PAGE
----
The trombone is actually closely related to the trumpet in sound, though it does not change pitches with a system of valves, but rather with a movable slide which is used to change its length. This is where polymers come in. Slide cream is used to help the slide move smoothly, quickly, and quietly from note to note.
a container of slide cream
Here you see a container of
slide cream for a trombone.
Another type of slide which all brass instruments have is the tuning slide. This is a section of pipe which can be adjusted to tune the horn to other instruments by slightly changing the length of the entire horn. This slide of course also needs lubrication but with slide GREASE. These oils, greases, and creams can be made of a natural oil product like petrolatum or they may be made of synthetics like
silicone, which is longer lasting and less sticky.

The trombone also has a spit valve sealed with a rubber or cork gasket to regulate excess moisture.

Tuba and Sousaphone

the tuba and its brothers the sousaphone is a tuba for marching a sousaphone made from ABS resin

These three big guys are all essentially the same instrument. The tuba is the lowest of the brass and usually takes the bass line in a marching band. But since a traditional tuba is pretty bulky and heavy, the Sousaphone was invented by John Philip Sousa - the March King. This "wearable" tuba is carried on the shoulders and makes marching a bit easier, but the brass model is still pretty heavy. So the Souasphone has been recreated in light durable
ABS resin - a very popular polymer for construction of musical instruments. The ABS model doesn't have quite the same penetrating "brass" sound as the original, but it works well and is very popular with marching tuba players.

Taking Care of Brass

a container of slide cream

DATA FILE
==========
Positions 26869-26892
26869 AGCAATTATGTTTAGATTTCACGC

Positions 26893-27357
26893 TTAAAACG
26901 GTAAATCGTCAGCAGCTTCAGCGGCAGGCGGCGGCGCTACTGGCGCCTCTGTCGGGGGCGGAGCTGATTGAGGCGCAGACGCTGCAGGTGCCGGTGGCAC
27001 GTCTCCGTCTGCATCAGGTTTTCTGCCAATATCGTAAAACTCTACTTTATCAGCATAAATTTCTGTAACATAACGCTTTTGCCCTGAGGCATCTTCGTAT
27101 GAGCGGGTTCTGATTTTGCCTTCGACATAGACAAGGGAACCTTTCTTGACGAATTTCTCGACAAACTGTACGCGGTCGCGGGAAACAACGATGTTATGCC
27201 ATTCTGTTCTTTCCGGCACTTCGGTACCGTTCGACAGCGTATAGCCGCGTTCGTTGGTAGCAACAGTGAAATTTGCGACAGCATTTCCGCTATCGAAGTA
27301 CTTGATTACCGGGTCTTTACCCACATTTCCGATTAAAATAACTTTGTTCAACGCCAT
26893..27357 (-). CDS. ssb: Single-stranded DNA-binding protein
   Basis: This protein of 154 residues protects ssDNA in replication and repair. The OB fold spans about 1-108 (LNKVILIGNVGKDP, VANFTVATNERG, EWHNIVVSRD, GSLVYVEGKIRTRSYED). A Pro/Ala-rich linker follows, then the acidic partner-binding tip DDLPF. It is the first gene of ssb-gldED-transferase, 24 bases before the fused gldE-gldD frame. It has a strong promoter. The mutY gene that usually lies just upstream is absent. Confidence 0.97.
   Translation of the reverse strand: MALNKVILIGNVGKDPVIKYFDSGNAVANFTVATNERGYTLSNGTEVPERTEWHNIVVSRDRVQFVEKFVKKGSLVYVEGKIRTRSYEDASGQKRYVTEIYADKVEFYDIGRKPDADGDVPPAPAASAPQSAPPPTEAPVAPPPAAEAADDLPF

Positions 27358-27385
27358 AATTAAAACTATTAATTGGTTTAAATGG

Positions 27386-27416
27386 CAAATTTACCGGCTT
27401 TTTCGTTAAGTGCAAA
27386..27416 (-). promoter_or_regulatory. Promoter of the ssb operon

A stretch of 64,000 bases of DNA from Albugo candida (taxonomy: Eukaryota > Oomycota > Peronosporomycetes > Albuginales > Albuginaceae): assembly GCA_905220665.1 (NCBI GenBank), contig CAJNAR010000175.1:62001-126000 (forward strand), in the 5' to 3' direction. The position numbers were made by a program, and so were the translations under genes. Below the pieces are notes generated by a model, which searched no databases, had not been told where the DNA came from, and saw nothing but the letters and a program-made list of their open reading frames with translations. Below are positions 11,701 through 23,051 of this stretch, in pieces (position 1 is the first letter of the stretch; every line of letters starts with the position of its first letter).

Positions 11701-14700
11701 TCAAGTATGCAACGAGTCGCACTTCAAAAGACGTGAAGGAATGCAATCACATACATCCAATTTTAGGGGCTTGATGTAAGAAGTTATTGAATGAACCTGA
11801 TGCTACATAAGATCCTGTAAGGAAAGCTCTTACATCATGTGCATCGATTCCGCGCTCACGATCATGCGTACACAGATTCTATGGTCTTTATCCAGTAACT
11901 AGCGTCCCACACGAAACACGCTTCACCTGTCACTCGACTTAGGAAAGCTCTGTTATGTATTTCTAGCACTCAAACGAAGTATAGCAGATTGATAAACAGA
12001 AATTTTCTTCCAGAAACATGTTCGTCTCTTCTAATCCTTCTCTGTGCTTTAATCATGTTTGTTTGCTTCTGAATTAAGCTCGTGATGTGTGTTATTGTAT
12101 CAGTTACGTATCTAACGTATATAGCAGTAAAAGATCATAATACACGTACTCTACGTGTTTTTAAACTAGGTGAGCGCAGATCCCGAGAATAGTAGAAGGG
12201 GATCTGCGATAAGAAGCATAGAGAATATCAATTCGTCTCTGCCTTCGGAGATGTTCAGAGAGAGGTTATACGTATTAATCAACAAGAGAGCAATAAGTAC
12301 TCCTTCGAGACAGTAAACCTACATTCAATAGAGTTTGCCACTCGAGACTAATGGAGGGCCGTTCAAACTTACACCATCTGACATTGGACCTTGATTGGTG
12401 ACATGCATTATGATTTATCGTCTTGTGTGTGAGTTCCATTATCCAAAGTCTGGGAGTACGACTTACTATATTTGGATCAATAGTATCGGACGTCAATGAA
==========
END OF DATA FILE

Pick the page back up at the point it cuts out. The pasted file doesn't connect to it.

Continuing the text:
The main polymers used to care for brass are those in the oils which keep valves and slides working smoothly.
Silicone is a great polymer for use in oils, greases, and creams. It doesn't get sticky or gunky and it evaporates slowly. It is also thinner and easier to spread than petroleum oils and it is less affected by temperature as well. (Note: Non-synthetic oils, like cooking oil, are made of large molecules, but are not polymers.)

a trombone snake
Another thing which brass instruments need is internal cleaning of the bore and tubing. This can be tricky with all those twists and turns. One thing which helps is a rubber snake brush, a long bendy rubber tube with nylon brush bristles on the end. Brass players literally use these things to scrub out the insides of the instrument tubing. different types of swabs and mops as well as soft cotton cloths come in handy for daily removal of moisture and for polishing.

a hard trumpet case
Despite that it is metal, brass is pretty soft, and one of the best ways of caring for it is to keep it in a nice hard case with a soft velvety interior. The hard part and the soft part of the case are both polymers. Polypropylene makes a great hard exterior and the velvety interior is likely some kind of polyester or other synthetic fiber.